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The majority of Latino voters believe women should have the right to make their own decisions about having a abortion even if they do not agree themselves, according to a poll released Monday.
The poll was commissioned by the National Latina Institute for Reproductive Health, a group that advocates for women's reproductive rights, including abortion rights. It surveyed more than 1,000 Latino voters and found that 78 percent agree with this statement: “each woman should have the right to make her own decision on abortion, even if I may disagree with her reasons.” The vast majority of Latino voters also agree that politicians should not interfere with a woman’s decision to have an abortion.
“I think what this poll shows is what we’ve known all along, which is that Latinos are actually overwhelmingly supportive of women decision making and don’t want to see politicians interfering with a woman’s ability to get abortion care,” Jessica González-Rojas, executive director for the National Latina Institute for Reproductive Health, said in an interview with NBC News.
González-Rojas’ group commissioned the nonpartisan research firm PerryUndem Research/Communication to conduct the poll, which has a margin of error of 5.1 percent. Participants were asked questions in both English and Spanish.
The poll findings also show 67 percent of Latino voters do not want to see Roe v. Wade overturned, and 69 percent agree that every woman should have health care coverage for the full range of pregnancy-related care - including abortion.
When asked if they would support a close friend or family member who had an abortion, the vast majority said they would and only 15 percent said they would provide little or no support. The majority of Latino voters surveyed in English said they could imagine a situation where abortion could be the right choice for them, while the majority of those surveyed in Spanish said they could not.
In addition, 69 percent of Latino voters said they believe abortion should remain legal regardless of whether church leaders oppose it.
González-Rojas said support for abortion among Latinos increases as they become more aware of the efforts by politicians at the state level to make it more difficult for women to have an abortion.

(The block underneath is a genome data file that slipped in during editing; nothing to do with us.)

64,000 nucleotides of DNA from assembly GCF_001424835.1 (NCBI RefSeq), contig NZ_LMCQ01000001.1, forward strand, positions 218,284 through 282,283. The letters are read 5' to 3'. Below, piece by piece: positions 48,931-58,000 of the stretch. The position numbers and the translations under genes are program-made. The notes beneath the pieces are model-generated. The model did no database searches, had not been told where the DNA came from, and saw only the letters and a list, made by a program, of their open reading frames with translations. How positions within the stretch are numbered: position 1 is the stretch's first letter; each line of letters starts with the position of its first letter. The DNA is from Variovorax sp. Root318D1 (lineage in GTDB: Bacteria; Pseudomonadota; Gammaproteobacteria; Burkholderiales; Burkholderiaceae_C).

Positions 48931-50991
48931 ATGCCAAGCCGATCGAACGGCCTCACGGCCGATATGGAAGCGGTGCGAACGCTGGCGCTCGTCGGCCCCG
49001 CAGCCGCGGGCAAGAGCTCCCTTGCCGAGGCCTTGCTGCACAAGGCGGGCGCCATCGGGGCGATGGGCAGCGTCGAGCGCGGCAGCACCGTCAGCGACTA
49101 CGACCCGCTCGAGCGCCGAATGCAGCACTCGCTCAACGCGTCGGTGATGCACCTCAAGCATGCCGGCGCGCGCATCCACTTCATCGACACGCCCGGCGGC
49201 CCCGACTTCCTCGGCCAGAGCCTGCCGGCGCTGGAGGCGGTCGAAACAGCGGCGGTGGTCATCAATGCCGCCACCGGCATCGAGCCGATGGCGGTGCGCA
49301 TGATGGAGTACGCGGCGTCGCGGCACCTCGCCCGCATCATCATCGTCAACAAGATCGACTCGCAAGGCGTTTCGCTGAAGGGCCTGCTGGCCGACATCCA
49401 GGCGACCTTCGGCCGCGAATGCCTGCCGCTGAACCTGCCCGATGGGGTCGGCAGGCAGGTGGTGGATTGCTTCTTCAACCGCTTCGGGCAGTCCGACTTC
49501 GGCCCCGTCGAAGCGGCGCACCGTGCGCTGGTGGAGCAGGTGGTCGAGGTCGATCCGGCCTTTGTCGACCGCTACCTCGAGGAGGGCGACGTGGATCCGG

The poll finds that most Latinos, especially those who were surveyed in Spanish, still aren’t aware of the state laws restricting abortion access that have been passed over the laws few years. When they learned about the laws, however, 65 percent of the Latino voters surveyed said they thought the state laws were a step in the wrong direction.
The release of the poll findings comes days before the U.S. Supreme Court hears oral arguments in a case, Whole Woman's Health v. Hellerstedt, that will determine whether an abortion law in Texas should be struck down.
The Texas law requires doctors to obtain admitting privileges at local hospitals within 30 miles of the clinic where they perform abortions and also requires clinics offering abortion to meet some of the same standards as ambulatory surgical centers, essentially becoming mini-hospitals. These are the two provisions of the law that will be challenged during oral arguments on Wednesday.
Prior to the law passing in 2013, more than 40 clinics across Texas were providing abortions. As of late last year, that number dropped to 19 and more could close depending on how the Supreme Court rules on the case.
“This law would essentially make it so hard for clinics to operate that if upheld, there will only be about 10 clinics in the entire state of Texas,” González-Rojas said. “The reason why that’s important for Latinas is because Latinas make up a majority of women of reproductive age in Texas … so this would disproportionately impact us.”
The poll findings also come two months into an election year. González-Rojas noted that 82 percent of Latino voters surveyed said they plan to pay attention to a candidate’s views on abortion after they learned about state laws that are passing to restrict access to abortions. Prior to that, 69 percent said they tend to pay attention to a candidate’s views on the issue.
“As we head into a major election year and the Supreme Court hearing, the voices of the Latino electorate need to be heard,” González-Rojas said.